Implementing ICT infrastructure is an expensive undertaking, and Watson understands why governments would be reluctant to upgrade every facet of their legacy systems at once; however, the costs shouldn’t prevent them from upgrading individual systems one at a time, or from building a central network as they do so.

“We aren’t promoting a big bang theory,” he says. “We’re proposing a systematic approach.”

Above all, he says, the government needs to recognize that ICT is a sector organizations must continuously invest in.

“The government hasn’t really purchased ICT property for years,” he says. “We know they have to support their legacy systems, but we want them to effectively invest in today’s technology too.”

In the meantime, though running multiple systems makes realizing their dream of a centralized system difficult, ICT managers are used to running multiple systems separately, Watson admits.

The consequences for ignoring ITAC’s advice could be disastrous. In its report, the organization notes that Canada’s aging IT systems have led to data breaches at the National Research Council and cybersecurity risks at the Canada Border Services Agency, to name two.

While the federal government has added nearly $400 million to Shared Services Canada’s budget to maintain mission-critical legacy data centres, networks and security infrastructure, more funding is needed to maintain a secure, stable system until a full upgrade can take place, ITAC says.

“ITAC asks that — until a strong, stable and secure IT service delivery system can be supplied — the Government of Canada identifies and accounts for all costs associated with Shared Services Canada’s need to maintain legacy infrastructure,” the organization writes in the report. “Additionally, ITAC recommends the Government develop a transition fund to help departments and agencies kick-start digital initiatives and innovate public service delivery.”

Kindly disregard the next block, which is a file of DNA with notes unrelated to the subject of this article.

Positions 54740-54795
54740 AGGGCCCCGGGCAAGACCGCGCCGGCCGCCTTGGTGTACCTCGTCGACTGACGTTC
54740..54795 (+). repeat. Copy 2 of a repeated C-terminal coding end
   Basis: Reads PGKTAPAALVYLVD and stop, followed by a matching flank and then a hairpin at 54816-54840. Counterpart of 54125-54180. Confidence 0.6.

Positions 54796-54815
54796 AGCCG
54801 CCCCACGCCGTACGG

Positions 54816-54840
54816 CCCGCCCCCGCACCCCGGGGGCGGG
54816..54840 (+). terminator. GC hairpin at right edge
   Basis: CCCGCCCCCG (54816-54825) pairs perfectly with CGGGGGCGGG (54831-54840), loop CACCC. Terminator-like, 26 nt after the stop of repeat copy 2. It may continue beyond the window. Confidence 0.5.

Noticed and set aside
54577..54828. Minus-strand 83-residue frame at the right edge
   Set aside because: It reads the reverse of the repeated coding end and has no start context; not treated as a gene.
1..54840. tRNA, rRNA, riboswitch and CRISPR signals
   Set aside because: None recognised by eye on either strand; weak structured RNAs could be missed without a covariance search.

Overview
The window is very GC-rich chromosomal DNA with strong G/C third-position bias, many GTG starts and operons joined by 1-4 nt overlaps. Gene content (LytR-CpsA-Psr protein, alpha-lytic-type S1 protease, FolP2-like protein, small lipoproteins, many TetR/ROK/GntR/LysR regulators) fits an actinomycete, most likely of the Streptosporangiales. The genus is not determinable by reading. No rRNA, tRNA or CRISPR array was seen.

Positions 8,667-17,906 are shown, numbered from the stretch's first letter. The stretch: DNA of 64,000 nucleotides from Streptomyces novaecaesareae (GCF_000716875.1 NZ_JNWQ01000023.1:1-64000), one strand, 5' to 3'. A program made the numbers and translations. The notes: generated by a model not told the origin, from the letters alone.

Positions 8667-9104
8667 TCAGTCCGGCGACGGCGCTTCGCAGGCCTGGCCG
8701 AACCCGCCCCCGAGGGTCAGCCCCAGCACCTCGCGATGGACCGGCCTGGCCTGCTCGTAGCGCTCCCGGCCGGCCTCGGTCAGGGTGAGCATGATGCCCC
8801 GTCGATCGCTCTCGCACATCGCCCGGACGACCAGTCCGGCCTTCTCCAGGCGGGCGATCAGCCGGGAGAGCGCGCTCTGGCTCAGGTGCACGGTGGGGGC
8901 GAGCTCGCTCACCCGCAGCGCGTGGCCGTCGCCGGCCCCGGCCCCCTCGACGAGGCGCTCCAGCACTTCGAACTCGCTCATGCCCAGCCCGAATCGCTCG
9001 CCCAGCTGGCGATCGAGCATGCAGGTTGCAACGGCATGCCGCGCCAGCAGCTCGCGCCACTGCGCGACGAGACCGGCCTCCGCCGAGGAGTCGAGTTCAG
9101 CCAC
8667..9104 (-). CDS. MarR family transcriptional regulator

Creating a central digital services authority

“Any large organization needs a compass,” Watson says. “And let’s face it – the federal government is one of the largest.”

ITAC’s report, however, depicts Canada’s ICT systems as guided by numerous compasses, most of them pointing in different directions. For example, the organization praises the Treasury Board of Canada Secretariat (TBS) for making strides in its Strategic IT Plan and Cloud Adoption Strategy, but calls the federal government’s systems maintenance practices a “cumbersome, ad hoc approach” that spans “numerous departments.”

Instead, the report says, Canada’s governments need to implement an integrated service strategy, overseen by a central body, to ensure that every department is moving in the same direction.

Watson is quick to clarify that such an organization wouldn’t necessarily dictate every IT-related move by every faction of the government – “there are many people within the government who are capable of managing their department’s ICT systems quite fine,” he says – but rather serve as an authority on best practices.

“Any board or advisor needs someone who’s been involved in a similar project, learned their lessons, and can advise them on what the long-term strategy should look like,” he says. “Other governments have done it – the U.S., U.K., Australia are all advanced as digital governments, and all use industry advisory councils to help them guide thems through opportunities such as ours.”

The report emphasizes that creating a central digital services organization would benefit every facet of government would benefit.

“Departments and agencies would be able to access ICT subject-matter experts — people who could provide integrated modernization planning and expertise to help those embarking on transformation, modernization and digitization plans,” it says. “Moreover, the service could report directly to (and be held accountable by) the Prime Minister or a central agency like TBS.”

…And that’s the tip of the iceberg

Other ITAC recommendations for the government’s digital transformation include:

  • Creating a modern hardware procurement process that reduces duplication, balances cost with value, and reaches the market quickly;
  • Collaborating with industry leaders on an advisory council to help guide the government’s digital transformation and infrastructure modernization efforts;
  • Developing a planning process that includes ICT experts and staff at both the pre-planning and final development stages of tech-related projects.

The full report can be read at ITAC’s website.